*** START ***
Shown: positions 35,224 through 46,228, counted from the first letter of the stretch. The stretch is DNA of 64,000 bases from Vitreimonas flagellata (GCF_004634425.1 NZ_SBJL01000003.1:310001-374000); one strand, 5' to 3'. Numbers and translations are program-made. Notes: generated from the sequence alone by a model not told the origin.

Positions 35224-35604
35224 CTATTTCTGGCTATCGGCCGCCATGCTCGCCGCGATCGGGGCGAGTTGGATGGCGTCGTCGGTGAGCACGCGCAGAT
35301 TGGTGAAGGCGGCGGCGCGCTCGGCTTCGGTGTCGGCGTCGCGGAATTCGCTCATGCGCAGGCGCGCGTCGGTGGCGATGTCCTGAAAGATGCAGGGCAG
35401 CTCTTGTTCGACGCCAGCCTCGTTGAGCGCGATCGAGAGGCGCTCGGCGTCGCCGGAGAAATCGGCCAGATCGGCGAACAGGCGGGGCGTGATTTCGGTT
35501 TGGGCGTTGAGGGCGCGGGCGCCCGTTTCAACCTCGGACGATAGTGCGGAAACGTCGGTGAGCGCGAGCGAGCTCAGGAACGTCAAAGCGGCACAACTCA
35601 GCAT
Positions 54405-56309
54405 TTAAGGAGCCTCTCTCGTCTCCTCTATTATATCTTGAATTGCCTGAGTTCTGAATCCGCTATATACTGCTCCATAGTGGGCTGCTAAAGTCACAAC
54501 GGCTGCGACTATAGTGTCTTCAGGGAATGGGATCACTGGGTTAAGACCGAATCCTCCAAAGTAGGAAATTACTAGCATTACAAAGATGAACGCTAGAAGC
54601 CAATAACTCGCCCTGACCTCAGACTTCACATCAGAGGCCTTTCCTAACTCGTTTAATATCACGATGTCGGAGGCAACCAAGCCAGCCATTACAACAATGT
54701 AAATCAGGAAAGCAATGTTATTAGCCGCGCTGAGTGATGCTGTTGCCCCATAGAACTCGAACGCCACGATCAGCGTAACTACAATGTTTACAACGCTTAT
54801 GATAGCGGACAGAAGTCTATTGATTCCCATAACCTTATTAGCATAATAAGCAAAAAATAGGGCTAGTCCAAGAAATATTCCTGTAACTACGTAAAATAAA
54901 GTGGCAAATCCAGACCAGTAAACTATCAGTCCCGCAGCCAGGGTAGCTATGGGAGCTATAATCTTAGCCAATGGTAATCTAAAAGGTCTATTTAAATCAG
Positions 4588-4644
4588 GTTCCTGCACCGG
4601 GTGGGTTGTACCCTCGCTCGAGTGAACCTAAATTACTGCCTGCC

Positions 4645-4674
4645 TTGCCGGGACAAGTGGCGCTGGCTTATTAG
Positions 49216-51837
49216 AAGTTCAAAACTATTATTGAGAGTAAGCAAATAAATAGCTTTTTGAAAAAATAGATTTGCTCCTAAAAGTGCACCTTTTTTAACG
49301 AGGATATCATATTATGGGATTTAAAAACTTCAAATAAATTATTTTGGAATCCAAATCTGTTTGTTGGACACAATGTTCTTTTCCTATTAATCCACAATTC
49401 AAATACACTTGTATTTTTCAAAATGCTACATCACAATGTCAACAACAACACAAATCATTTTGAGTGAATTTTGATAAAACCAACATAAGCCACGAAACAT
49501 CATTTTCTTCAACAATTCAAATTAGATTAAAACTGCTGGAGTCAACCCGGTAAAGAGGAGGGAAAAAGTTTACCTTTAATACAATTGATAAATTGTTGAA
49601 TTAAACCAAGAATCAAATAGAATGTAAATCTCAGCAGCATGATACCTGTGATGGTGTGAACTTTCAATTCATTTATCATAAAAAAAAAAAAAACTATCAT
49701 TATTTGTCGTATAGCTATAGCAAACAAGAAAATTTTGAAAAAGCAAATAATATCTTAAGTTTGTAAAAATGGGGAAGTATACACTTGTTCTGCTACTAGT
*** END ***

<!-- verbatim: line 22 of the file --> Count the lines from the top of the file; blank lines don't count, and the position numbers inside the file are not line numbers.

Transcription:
49301 AGGATATCATATTATGGGATTTAAAAACTTCAAATAAATTATTTTGGAATCCAAATCTGTTTGTTGGACACAATGTTCTTTTCCTATTAATCCACAATTC